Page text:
Simms v. U.S.: On the Pre-Trial Presumption of Prosecutorial Vindictiveness

David Simms was charged with possession of marijuana. On the day of his scheduled trial, the government announced that it was ready to proceed on the charge. Defense counsel stated it was still awaiting discovery on a few… Read More

Open Guilty Plea = Bad Case + Fair Judge + Unreasonable Prosecutor

When faced with a really bad case, one option is to work out a favorable plea agreement with the government to try to mitigate consequences for the client. Another frequently overlooked option is to do an open guilty… Read More

Entrapment in D.C.: The Legality of Recent Decoy Operations

Your client is heading home, minding his own business, when he comes across what appears to be a homeless man sleeping on a bench at the metro station. Sticking out of the man’s coat pocket is a shiny… Read More

Unauthorized Use of a Motor Vehicle: Applying the Notion of a “Grace Period”

The judge doesn’t like my idea of a “grace period.”  In fact, he chuckles when I propose it:  “I have never seen any case law on that,” he says. I was not trying to be funny. My client… Read More

On the Criminal Defenses of “Justification” and “Excuse”

How can you not love the criminal defenses? With the government burdened with proving every element of an offense beyond a reasonable doubt, one criminal defense strategy is to challenge the identity of the perpetrator. Yes, says the… Read More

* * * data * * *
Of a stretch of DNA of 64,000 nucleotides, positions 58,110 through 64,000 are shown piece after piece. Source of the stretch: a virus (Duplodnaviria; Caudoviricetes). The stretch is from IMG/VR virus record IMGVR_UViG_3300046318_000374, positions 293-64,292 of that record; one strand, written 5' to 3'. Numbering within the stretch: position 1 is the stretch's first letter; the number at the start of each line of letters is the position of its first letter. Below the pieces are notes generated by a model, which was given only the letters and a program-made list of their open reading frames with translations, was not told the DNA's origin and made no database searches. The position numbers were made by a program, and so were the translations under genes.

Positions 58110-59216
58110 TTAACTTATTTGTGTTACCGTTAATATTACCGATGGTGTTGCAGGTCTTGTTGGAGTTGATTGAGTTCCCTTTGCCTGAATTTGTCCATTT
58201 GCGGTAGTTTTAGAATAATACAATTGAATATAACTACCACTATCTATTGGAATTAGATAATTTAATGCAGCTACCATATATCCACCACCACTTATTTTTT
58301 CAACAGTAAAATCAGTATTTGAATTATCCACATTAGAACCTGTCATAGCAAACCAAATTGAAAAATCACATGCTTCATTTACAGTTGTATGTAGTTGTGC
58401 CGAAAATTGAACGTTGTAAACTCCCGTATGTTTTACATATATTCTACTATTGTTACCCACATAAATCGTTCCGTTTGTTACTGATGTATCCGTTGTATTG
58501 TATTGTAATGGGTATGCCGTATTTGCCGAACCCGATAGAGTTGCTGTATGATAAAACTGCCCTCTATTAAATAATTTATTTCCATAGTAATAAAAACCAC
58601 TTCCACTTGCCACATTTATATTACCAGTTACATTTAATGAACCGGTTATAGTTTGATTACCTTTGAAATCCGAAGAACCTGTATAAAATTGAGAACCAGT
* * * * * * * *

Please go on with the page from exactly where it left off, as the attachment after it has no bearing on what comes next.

Ray Koehler on “Fiat Iustitia Ruat Caelum”

Guest Entry By Raymond Koehler My initial enthusiasm at being invited to write a piece for my brother’s law blog quickly turned to concern.  I am a Latin teacher, not a lawyer, and although I often find myself… Read More

The Criminal Defense of “Mere Presence”

Assuming you did nothing to encourage or instigate the activity, there is nothing illegal about being present during the commission of a crime. There is also no duty, upon coming across a crime in progress, to prevent that… Read More

Coles v. U.S.: The Right to a “Meaningful Degree” of Cross-Examination

Although the ability to cross-examine a witness is a critical component of the Sixth Amendment right to confront your accusers in a criminal case, this right is not without boundaries:  “Once sufficient cross-examination has occurred to satisfy the… Read More

Confrontation Clause Be Damned: D.C. Continues to Use Surrogate Witnesses in DUI Cases

Michael Bruckheim was scheduled to cross-examine Lucas Zarwell, the chief forensic toxicologist in D.C., and a group of DUI lawyers had gathered outside Room 116 yesterday afternoon shortly before 2:00 pm. Zarwell testified before city council last May… Read More

On Recusals: Offending the Judge, Protecting the Client

A couple of years ago, a Court of Common Pleas judge in Philadelphia banned me from her courtroom for life.  Both the stenographer and her law clerk looked at me with sympathy when the judge issued the edict…. Read More